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Scrappage scheme transforms car market

Although the scrappage incentive has only just got going, there are already startling effects on the types of car people are buying.

In June, the city car/mini segment grew to 10.7%, making it easily the third largest segment in the UK market.

To put that in perspective, it now has more than twice the market share of five years ago and 10 times the share of 15 years ago.

Within the segment, the new Ka is maintaining its leadership, albeit with lower share than the old Ka used to manage even in its last years (14.1% this year compared to 22.5% in 2007).

At a manufacturer level, Fiat has just assumed segment leadership (14.8%) thanks to the combination of the Panda and the 500.

Superminis also have something to celebrate. In June the segment overtook lower medium as the largest segment overall (although it is still behind lower medium year-to-date), the first time this has happened since the introduction of the current crop of leading lower medium models (Focus, Astra, Golf) in 2004/2005.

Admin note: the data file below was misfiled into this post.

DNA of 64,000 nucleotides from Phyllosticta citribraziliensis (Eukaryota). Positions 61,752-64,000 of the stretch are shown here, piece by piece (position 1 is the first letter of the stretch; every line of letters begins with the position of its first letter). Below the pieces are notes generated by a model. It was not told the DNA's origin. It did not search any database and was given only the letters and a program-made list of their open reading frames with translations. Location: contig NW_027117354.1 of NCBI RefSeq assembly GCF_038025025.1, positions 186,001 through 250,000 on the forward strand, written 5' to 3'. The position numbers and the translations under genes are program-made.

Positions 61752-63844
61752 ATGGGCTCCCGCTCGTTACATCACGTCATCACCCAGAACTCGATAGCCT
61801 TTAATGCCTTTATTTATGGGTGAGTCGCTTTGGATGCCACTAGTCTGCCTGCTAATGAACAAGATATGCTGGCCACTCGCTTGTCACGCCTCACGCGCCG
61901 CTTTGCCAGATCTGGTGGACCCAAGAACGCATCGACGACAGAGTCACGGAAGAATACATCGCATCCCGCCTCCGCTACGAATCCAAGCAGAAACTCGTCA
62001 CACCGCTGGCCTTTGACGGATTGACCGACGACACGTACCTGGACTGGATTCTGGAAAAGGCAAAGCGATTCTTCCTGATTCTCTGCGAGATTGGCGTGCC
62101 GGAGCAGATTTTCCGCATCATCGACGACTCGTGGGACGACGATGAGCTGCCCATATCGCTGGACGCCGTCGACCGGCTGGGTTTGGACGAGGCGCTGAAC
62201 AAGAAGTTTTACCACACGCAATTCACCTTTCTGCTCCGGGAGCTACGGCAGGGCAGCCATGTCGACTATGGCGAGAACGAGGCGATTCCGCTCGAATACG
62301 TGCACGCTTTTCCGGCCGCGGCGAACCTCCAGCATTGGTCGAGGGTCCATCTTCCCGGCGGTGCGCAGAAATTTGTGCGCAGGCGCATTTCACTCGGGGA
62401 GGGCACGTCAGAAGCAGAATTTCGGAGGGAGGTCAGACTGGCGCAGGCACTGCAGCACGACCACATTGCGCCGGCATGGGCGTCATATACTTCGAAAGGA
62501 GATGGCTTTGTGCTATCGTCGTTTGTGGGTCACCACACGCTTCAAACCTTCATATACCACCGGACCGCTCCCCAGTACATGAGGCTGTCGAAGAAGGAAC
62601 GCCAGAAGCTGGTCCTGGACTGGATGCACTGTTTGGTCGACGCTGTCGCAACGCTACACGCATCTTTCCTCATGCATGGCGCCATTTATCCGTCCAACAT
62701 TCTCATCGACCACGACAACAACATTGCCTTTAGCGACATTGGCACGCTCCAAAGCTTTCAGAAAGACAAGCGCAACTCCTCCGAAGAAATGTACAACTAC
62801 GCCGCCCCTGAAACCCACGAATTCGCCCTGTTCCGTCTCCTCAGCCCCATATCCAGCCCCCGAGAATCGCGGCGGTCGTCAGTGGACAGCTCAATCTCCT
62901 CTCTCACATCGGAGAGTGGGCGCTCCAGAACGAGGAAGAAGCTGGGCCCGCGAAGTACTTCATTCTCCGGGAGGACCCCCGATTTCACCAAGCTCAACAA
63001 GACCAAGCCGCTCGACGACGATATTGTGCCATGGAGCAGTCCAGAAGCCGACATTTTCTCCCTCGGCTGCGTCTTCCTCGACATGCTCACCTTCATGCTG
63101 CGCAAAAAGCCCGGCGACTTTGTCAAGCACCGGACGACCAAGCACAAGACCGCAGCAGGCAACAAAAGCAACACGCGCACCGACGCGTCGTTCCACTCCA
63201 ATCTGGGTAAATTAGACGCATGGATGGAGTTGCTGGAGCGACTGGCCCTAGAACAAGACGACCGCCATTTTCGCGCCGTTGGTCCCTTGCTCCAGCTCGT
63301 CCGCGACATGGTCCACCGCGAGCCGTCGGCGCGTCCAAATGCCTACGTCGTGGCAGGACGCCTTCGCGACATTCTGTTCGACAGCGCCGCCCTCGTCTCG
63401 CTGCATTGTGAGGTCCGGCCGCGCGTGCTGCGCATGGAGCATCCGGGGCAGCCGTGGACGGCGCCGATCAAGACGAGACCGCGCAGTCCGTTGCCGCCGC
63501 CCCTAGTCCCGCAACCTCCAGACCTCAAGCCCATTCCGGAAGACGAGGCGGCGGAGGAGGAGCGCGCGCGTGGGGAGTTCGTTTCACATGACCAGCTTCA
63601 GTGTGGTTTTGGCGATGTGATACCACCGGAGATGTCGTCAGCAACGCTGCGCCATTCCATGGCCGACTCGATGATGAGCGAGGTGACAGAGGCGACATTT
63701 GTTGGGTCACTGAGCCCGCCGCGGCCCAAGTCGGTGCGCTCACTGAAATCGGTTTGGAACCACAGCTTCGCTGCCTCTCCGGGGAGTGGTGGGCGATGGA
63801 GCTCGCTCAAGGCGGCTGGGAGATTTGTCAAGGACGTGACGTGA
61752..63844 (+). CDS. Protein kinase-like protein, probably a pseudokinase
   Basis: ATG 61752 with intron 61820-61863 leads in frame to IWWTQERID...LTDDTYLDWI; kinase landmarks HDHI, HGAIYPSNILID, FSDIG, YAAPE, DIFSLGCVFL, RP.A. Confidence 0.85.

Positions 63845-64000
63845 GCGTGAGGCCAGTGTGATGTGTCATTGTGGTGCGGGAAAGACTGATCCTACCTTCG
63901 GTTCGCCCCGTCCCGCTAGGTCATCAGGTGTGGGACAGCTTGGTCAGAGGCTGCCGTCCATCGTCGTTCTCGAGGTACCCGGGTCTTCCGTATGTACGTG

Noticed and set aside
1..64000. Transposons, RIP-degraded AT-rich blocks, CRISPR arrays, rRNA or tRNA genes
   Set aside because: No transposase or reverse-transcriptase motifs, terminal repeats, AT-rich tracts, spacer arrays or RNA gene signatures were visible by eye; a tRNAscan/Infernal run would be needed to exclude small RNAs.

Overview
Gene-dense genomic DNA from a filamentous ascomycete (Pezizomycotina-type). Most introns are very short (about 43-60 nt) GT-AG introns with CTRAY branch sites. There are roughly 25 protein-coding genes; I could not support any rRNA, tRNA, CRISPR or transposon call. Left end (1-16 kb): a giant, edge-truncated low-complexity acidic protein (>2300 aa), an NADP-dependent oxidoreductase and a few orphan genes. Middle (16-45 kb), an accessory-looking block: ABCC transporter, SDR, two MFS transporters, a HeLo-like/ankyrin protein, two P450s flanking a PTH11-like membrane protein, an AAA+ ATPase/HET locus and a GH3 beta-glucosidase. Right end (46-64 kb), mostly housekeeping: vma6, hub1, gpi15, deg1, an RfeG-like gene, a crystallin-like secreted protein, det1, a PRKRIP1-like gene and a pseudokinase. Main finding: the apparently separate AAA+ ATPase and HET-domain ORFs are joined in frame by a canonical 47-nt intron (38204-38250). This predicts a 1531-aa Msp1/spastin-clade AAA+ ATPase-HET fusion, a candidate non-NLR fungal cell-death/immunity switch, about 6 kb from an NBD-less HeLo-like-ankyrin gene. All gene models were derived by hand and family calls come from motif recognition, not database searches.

Among the larger segments, there have mostly been the expected falls in penetration.

The one exception has been upper medium, which has enjoyed a rise.

This is mostly down to Vauxhall, whose Insignia is now segment leader with 24.3%, compared to 22.5% for the Mondeo – but the important fact is that the run-out Vectra has added another
7.5 percentage points to Vauxhall’s share.

The upper medium segment is now highly polarised, with four manufacturers – Vauxhall, Ford, VW and Toyota – accounting for 78.9% of sales.

At a manufacturer level, the scrappage incentive is also leading to some remarkable surges.

At one point in June, Hyundai was the leading retail brand in the UK and it finished the month with an overall share of 3.0%, while Kia was on 2.8%.

At a group level, Hyundai-Kia had the fifth largest share of the overall market. Similarly, Suzuki and Chevrolet increased their share by about half.

However, the problem for these smaller brands will be keeping up the momentum. With factories on the other side of the world, it is hard to respond to sudden surges in demand.

Over the next couple of months, penetration could start to slip back for some of them as the supply pipeline is sucked dry.

While Ford can respond to a penetration rise of a couple of percentage points fairly easily, the same is not true of a brand based in Asia.


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